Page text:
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JERSEY GIRL (PG-13) (2004)


Official Site

Director: Kevin Smith

Producers: Scott Mosier, Lauren Greenlee, Kevin Smith

Written by: Kevin Smith

Cast: Ben Affleck, Jennifer Lopez, Liv Tyler, George Carlin, Raquel Castro, Stephen Root, Mike Starr, Jason Biggs


Jersey Girl is the latest offering from writer-director, Kevin Smith, the man behind such cult hits as Clerks and Mallrats. Now it seems Smith would like to move beyond his nice Jay and Silent Bob films to make more high-concept, big-budget fare. In some respects, you can call this Smith’s transitional film, a departure from his last five “View Askew Universe” pictures before he moves on to such projects as The Green Hornet or Fletch Lives.

This film is a semi-autobiographical tale for Smith—of a man coming to grips with fatherhood and all the good and bad that accompanies it. When you have a child, sometimes you have to set aside your own life plans, because being a responsible parent is the most important thing. The father in this movie is Ollie Trinke (Affleck), a high-powered NYC publicist who grew up in the humble town of Highland, NJ under the guidance of his foul-mouthed but caring father, Bart (Carlin).

Ollie hooks up with Gertrude (Lopez), whom I assume is a fellow publicist. I’m really not clear on that since her character isn’t given any kind of backstory or introduction, most likely because of the disaster that shall not be named (Gigli). Lopez’s character and romance with Ollie come off as very rushed, as if the filmmakers were trying to get past the relationship as quickly as possible and pretty much gutted Lopez’s role. Smith even cut a wedding scene so moviegoers wouldn’t be “confused” when they saw it, since Affleck and Lopez broke up in real life.

Gertrude and Ollie become pregnant, but Gertie dies after giving birth to their daughter, whom Ollie names Gertrude in her memory. Ollie moves back to Highland to live with his father so little Gertrude can be taken care of while he works. Obviously, a tough cookie like George Carlin won’t put up with that situation, so he tries to get Ollie to realize that his daughter is now the most important thing in his life, not the job… which Ollie loses pretty quickly.

Ollie gets back into the family street-sweeping business, while Gertie (Castro) grows older and gets excited about getting to perform a piece at her school from a play of her choice. In the meantime, Ollie is having what I think is some sort of romance with the local video store clerk (and Armageddon co-star), Maya (Tyler). It’s kind of weird seeing Tyler wearing normal clothes and glasses, since I’ve grown so accustomed to seeing her with pointy ears and sheer, transparent gowns. Although Ollie has mainly concentrated on taking care of his daughter the last seven years, he still harbors the bug and wild ambitions to be a publicist and “live la vida loca.” So of course, as the rest of the movie goes Ollie has to have another epiphany and learn that none of that is important any more, and that Gertrude’s life and happiness is paramount. I became quite confused because I thought Ollie already came to that conclusion earlier.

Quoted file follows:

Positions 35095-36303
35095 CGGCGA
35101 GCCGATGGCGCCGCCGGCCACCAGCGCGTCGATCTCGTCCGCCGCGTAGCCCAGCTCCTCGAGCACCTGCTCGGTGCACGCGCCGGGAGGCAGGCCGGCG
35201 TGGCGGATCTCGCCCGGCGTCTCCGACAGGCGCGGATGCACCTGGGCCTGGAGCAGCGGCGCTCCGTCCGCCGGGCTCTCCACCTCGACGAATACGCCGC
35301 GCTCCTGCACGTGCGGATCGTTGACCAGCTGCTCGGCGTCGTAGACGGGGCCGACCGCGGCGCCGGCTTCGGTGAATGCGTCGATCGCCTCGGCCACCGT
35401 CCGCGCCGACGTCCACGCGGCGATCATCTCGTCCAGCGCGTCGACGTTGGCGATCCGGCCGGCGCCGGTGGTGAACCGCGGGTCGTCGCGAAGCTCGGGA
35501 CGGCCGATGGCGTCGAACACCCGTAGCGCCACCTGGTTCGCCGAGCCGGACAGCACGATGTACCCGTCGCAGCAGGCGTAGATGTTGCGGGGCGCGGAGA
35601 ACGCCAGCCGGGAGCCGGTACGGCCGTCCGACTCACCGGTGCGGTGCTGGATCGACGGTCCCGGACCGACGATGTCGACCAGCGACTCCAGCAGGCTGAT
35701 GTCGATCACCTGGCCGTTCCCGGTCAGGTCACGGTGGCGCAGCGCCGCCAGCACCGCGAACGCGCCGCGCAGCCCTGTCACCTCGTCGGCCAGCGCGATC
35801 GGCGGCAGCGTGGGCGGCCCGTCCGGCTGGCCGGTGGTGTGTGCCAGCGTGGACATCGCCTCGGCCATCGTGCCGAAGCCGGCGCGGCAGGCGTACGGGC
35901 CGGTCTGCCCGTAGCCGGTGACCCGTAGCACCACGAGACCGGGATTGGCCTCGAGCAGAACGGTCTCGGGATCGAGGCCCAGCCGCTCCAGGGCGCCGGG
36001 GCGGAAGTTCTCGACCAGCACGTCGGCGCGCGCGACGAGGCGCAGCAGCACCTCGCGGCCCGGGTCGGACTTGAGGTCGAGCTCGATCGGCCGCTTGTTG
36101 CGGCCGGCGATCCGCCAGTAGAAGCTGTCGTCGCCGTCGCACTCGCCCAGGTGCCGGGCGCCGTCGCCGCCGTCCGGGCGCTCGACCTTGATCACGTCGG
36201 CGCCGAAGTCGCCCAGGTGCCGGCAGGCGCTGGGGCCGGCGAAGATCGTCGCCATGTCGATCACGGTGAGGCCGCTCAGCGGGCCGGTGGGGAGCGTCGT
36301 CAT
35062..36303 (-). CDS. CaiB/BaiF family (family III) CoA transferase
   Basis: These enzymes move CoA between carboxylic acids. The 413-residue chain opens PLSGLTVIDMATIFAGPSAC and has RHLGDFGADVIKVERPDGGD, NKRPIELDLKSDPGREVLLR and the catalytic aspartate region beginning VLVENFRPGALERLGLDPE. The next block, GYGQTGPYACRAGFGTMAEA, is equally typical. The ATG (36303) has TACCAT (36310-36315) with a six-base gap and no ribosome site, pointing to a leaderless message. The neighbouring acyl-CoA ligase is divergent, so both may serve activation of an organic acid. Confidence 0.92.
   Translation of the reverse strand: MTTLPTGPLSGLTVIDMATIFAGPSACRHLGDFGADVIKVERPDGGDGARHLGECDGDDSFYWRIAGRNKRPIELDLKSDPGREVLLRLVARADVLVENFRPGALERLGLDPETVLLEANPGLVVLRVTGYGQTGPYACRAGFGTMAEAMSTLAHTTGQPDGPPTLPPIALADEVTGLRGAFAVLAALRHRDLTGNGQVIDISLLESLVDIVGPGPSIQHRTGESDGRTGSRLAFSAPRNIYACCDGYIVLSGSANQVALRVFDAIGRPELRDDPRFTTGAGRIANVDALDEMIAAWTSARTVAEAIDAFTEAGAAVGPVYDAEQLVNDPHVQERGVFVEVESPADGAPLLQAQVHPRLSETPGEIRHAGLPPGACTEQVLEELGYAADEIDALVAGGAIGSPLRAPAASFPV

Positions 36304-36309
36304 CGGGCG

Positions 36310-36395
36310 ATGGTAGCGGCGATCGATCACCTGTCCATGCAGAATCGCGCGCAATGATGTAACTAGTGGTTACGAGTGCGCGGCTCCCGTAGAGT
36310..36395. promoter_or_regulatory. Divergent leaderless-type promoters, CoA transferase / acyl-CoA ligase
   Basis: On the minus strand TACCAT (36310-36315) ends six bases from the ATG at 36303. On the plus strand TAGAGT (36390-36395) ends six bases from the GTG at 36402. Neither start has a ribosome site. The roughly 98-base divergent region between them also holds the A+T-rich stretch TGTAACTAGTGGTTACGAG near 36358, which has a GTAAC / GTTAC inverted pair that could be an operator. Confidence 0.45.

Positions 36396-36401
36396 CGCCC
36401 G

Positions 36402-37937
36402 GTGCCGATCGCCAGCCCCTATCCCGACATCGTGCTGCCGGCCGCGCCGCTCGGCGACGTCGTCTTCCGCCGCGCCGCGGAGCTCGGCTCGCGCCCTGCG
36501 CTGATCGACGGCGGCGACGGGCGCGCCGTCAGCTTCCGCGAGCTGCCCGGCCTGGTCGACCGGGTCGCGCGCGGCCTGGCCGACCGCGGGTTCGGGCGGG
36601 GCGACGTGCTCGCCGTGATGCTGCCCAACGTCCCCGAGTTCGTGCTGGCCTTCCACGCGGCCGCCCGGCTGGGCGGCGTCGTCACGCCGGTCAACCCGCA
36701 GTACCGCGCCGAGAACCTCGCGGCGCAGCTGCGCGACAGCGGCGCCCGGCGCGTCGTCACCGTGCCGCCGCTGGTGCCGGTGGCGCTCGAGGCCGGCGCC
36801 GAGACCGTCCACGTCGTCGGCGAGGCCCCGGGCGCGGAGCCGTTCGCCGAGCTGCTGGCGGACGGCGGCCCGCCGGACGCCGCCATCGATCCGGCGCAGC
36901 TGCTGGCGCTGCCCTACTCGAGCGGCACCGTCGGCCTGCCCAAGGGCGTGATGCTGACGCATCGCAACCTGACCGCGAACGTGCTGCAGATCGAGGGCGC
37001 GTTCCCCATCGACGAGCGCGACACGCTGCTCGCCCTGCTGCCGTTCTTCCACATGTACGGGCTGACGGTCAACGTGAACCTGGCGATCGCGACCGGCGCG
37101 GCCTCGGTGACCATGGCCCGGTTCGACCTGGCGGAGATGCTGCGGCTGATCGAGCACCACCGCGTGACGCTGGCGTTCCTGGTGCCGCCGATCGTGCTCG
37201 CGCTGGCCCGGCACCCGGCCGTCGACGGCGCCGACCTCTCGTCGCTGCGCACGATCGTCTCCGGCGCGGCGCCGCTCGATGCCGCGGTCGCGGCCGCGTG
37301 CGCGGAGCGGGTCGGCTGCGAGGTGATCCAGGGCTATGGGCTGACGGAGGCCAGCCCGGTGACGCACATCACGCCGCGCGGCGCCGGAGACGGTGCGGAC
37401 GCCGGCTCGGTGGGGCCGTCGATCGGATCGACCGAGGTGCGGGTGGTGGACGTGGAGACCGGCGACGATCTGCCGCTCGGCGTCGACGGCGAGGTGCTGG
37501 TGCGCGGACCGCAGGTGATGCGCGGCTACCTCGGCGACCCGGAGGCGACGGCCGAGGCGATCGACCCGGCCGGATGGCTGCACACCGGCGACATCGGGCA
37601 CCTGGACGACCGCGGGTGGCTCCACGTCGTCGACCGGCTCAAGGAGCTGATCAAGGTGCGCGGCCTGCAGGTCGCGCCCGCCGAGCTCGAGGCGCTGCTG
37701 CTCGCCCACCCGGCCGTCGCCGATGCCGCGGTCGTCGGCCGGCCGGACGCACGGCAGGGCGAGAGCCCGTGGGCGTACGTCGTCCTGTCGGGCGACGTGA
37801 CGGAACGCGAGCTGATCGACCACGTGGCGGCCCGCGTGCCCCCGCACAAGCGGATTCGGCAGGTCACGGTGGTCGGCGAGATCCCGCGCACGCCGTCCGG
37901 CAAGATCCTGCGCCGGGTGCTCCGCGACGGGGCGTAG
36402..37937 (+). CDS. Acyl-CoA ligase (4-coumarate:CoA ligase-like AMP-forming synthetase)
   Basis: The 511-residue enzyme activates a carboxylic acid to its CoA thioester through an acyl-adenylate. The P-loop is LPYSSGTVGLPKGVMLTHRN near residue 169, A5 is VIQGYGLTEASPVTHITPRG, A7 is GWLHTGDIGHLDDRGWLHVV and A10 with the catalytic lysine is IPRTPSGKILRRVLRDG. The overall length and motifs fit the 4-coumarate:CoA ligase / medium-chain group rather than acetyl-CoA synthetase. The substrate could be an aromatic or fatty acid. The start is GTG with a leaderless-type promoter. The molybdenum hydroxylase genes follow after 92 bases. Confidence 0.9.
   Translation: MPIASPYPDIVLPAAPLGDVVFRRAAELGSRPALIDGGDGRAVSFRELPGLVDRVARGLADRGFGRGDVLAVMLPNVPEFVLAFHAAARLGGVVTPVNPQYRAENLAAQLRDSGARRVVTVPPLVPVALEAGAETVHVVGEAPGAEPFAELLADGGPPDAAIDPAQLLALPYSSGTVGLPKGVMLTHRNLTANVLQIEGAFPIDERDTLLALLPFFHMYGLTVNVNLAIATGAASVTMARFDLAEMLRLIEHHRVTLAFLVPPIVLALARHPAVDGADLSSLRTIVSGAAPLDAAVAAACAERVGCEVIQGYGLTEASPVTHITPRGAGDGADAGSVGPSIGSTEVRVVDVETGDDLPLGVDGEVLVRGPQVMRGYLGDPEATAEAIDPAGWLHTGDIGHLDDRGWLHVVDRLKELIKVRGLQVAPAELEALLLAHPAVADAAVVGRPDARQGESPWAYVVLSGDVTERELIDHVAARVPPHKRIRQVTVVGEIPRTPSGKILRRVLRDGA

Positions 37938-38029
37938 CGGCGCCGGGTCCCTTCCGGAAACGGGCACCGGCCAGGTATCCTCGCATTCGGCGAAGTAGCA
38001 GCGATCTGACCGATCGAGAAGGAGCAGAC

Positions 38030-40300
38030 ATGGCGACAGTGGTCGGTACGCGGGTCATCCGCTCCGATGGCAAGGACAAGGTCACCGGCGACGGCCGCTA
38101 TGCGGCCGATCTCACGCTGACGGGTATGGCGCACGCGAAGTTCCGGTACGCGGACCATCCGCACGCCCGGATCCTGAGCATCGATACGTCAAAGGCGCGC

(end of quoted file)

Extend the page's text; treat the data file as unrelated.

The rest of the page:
Right off the bat I can tell you Smith’s biggest mistake is casting preppy, pretty boy Ben Affleck as a young man with humble beginnings from a small, lower end Jersey town. Affleck doesn’t have that sort of everyman quality that would’ve helped with this role. I’ve never cared for Affleck’s unconvincing acting style, nor do I here. When his character tries to show emotional range, no sympathy or empathy really registers. Lopez’s Gertrude was so small and barely existent I wonder what she’s still doing in the narrative in the first place. It would have been just as effective to completely cut her character or re-shoot her scenes with another actress.

Despite all the flaws, Jersey Girl is a touching story, Carlin is funny as usual, and the lovely Tyler does good work. Raquel Castro, who plays Gertie at age seven, is very cute and energetic. Carlin’s drinking buddies, Greenie (Root) and Blackie (Starr), are also very entertaining. Jason Biggs appears in the movie as Affleck’s friend and assistant, still playing Jim from the American Pie films.

Even though people say that Smith has “matured” beyond his prior films, the jokes and humor here are still pretty lowbrow (The movie was rated PG-13 for “frank dialogue.” Good one, MPAA.). A good deal of the film’s laughs center around bathroom habits, masturbation, and just about whatever else you’d expect from a Kevin Smith film, except that there are s-bombs instead of f-bombs. It makes one wonder if Smith really has matured, and you can only hope that in his Green Hornet film, Green Hornet and Kato don’t spontaneously break out into an argument over size comparisons between Asians and Americans. That is yet to be revealed.

—Jeffrey “The Vile One” Harris


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